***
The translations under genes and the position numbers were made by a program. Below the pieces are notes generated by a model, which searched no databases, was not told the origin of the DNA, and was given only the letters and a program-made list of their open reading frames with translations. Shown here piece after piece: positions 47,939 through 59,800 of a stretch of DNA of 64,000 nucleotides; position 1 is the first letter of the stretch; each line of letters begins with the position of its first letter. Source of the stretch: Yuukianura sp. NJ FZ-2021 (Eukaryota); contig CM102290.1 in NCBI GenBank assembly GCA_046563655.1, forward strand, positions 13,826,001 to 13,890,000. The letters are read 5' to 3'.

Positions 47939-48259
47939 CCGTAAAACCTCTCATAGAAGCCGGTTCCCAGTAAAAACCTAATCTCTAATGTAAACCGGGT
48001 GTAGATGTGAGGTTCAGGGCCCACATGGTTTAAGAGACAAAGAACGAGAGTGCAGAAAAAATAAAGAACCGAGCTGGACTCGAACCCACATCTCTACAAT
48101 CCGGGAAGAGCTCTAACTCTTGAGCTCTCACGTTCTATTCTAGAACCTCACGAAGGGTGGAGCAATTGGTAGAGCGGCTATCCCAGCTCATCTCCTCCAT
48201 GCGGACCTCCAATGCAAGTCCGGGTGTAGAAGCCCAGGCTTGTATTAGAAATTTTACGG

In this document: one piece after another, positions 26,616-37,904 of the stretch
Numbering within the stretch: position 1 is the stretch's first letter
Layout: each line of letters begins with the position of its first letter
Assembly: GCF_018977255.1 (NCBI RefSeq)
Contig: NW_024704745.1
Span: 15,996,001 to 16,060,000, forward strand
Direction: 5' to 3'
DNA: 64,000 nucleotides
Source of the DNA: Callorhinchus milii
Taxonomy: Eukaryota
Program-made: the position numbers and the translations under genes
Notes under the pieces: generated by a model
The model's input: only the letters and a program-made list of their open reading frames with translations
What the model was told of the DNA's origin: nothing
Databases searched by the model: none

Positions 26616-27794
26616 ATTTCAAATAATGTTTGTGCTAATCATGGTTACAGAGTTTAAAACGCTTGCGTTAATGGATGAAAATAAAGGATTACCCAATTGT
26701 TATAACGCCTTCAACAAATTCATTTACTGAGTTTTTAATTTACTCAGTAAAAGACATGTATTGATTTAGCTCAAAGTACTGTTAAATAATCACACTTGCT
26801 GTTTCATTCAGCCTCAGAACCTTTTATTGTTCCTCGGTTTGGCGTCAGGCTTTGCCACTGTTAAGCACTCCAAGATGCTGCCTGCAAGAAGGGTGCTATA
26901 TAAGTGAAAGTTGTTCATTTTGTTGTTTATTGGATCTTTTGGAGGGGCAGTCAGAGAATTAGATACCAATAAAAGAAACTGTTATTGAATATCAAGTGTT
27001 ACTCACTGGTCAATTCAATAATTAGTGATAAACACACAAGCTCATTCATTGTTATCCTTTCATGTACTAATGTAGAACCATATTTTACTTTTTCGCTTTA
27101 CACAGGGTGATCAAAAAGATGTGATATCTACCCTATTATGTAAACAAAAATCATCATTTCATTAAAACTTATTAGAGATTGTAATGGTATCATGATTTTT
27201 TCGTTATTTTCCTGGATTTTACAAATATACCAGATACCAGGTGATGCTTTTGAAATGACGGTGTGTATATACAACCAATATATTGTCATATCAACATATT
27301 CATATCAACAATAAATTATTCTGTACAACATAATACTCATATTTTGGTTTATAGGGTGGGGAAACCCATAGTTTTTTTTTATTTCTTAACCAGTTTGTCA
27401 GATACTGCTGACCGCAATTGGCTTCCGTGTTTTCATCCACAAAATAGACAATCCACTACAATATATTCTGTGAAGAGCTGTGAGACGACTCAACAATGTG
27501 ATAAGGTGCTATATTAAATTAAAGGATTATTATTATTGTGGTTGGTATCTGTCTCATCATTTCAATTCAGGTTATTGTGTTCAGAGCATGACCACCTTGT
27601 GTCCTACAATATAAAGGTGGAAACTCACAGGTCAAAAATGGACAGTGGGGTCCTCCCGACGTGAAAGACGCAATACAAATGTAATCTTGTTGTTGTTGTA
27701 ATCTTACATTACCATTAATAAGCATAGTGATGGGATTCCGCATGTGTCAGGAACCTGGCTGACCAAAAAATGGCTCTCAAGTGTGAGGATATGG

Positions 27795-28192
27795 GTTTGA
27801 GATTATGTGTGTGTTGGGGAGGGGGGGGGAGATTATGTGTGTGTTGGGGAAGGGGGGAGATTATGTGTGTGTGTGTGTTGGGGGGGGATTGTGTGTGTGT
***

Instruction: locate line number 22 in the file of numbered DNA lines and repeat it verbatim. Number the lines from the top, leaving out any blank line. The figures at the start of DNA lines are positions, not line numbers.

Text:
Positions 26616-27794